Chicago’s Motor Row

by John F. Hogan and John S. Maxson


As the 1900s dawned so too did the automobile and Chicagoans responded in a big way as is documented in the 150 images of Chicago’s Motor Row. The authors note, “Other cities developed automobile rows, but Chicago’s was almost universally regarded as the most imposing. Car shoppers from across the Midwest descended on this automotive smorgasbord,” adding that “sales topped $30 million annually by the end of the first decade.” Think of it; thirty million in annual sales by 1910 and realize that’s roughly equivalent to six hundred million in today’s dollars. 

The district offered consumers choices from as many as 116 different makes sold out of one or another of the approximately 60 buildings that comprise—then and now—Chicago’s motor row district in the city’s South Loop community. 

That the majority of those buildings are extant today is a story unto itself. It began with a group of concerned citizens. Three of them who also shared in common membership in the Society of Automotive Historians (two still are members) made a persuasive presentation to the city council. The council acted and the time gained gave the group time to attain the bigger, stronger umbrella of protection with recognition of the multi-block area being placed on the National Register of Historic Places. 

Complementing the book’s list of “landmarked structures” by address there is an accompanying street map showing their proximity to one another.

As with others in Arcadia Publishings’ Images of America series, this book is text light and image strong. To the authors’ credit they stuff a lot of information into the photo captions.

Shown here are one of the “then and now” pairing views taken just about a century apart. You are standing at the intersection of Sixteenth Street and Michigan Avenue looking north up Michigan. As the now clearly shows, the further north you go, i.e. toward downtown, skyscrapers have replaced some of the original buildings. But here near the intersection several of the original buildings are preserved.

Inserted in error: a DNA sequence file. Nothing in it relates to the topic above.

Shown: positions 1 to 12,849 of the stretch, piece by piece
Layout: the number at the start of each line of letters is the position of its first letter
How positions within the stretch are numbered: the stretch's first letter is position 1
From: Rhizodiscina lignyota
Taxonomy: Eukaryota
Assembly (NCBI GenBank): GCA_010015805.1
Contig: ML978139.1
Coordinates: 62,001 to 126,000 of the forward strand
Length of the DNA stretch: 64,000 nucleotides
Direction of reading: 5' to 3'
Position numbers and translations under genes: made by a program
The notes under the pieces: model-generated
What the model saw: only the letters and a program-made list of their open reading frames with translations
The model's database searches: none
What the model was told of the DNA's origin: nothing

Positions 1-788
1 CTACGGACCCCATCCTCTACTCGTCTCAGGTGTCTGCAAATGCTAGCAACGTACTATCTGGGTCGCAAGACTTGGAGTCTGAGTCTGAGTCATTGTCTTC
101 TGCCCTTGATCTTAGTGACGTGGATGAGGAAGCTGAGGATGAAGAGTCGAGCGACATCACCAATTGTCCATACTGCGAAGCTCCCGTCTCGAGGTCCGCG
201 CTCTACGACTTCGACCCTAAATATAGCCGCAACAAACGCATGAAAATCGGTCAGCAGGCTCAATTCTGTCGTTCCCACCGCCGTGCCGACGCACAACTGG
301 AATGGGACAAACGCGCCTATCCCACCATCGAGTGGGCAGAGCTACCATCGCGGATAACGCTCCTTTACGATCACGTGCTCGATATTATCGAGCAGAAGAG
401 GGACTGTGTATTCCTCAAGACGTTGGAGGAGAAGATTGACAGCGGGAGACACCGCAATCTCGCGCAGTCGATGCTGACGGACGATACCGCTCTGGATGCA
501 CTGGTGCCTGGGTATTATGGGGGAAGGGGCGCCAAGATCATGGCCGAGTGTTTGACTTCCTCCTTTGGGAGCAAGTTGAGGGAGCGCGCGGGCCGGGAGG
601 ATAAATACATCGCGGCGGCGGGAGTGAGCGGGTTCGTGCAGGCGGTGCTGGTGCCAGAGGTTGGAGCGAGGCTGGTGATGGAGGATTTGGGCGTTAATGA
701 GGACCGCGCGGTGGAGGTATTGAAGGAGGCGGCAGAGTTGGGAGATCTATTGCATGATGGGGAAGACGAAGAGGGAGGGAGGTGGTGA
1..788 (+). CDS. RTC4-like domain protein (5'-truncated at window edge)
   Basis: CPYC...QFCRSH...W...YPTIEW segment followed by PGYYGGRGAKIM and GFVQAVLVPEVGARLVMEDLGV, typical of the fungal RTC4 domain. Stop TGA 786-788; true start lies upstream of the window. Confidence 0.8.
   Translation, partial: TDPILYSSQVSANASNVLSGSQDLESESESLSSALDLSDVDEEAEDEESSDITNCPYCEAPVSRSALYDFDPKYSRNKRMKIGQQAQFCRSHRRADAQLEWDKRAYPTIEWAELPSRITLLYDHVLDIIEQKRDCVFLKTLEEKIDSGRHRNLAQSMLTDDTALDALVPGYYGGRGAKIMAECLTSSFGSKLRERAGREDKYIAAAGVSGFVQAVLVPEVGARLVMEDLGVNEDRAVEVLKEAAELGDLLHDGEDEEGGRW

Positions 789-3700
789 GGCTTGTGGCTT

Photos are presented in three loosely themed chapters. The first is called “Street of Dreams” followed by “The Journey begins Here” because, as most know Chicago is at the most northern and eastward end of Route 66. The third chapter is “Open Road Ahead”. The latter two contain numerous contemporary photos of extant buildings and the architectural details on many of them.

This page pair shows, top left, how the city made a vacant lot surrounded by chain link more attractive. Below it is the structure that housed Oneida Truck Company, designed for that company by Christian Eckstrom. The building at the top right is that of Randolph Motor Car Company about which virtually nothing is known and its entry in Standard Catalog of American Cars 1805–1942 speculates it never actually built a car. The bottom building wasn’t auto-oriented. It had been constructed in 1915 by the Chicago Telephone Company which later became part of AT&T.

Residents of the greater Chicago area and visitors can take walking tours to enjoy examining these historic buildings of Chicago’s auto row up close and personal. But anyone can see them anytime from anywhere, in the comfort of a favorite chair, on the pages of this book.

Chicago’s Motor Row
John F. Hogan and John S. Maxson
Arcadia Publishing Images of America Series, 2021
127 pages, 147 b/w photos & 3 maps, softcover
no index  
List Price: $23.99
ISBN 13: 978 1 4671 0762 4
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